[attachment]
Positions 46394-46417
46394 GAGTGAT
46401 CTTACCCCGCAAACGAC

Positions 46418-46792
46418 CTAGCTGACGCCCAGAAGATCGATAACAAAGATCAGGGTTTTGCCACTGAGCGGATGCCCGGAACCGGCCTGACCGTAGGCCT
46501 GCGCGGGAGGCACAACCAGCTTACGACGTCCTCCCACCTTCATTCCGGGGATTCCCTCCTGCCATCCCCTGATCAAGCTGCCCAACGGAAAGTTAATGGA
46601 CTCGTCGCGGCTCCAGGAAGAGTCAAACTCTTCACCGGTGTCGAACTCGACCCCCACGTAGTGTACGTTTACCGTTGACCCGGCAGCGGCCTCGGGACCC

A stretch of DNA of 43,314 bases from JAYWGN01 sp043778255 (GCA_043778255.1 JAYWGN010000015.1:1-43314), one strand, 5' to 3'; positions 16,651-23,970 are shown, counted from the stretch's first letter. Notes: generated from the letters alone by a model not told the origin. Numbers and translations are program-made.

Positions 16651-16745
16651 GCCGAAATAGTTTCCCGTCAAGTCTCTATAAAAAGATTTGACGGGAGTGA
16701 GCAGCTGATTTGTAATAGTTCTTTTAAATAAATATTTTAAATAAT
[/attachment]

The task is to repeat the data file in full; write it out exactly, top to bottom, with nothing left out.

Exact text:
Positions 46394-46417
46394 GAGTGAT
46401 CTTACCCCGCAAACGAC

Positions 46418-46792
46418 CTAGCTGACGCCCAGAAGATCGATAACAAAGATCAGGGTTTTGCCACTGAGCGGATGCCCGGAACCGGCCTGACCGTAGGCCT
46501 GCGCGGGAGGCACAACCAGCTTACGACGTCCTCCCACCTTCATTCCGGGGATTCCCTCCTGCCATCCCCTGATCAAGCTGCCCAACGGAAAGTTAATGGA
46601 CTCGTCGCGGCTCCAGGAAGAGTCAAACTCTTCACCGGTGTCGAACTCGACCCCCACGTAGTGTACGTTTACCGTTGACCCGGCAGCGGCCTCGGGACCC

A stretch of DNA of 43,314 bases from JAYWGN01 sp043778255 (GCA_043778255.1 JAYWGN010000015.1:1-43314), one strand, 5' to 3'; positions 16,651-23,970 are shown, counted from the stretch's first letter. Notes: generated from the letters alone by a model not told the origin. Numbers and translations are program-made.

Positions 16651-16745
16651 GCCGAAATAGTTTCCCGTCAAGTCTCTATAAAAAGATTTGACGGGAGTGA
16701 GCAGCTGATTTGTAATAGTTCTTTTAAATAAATATTTTAAATAAT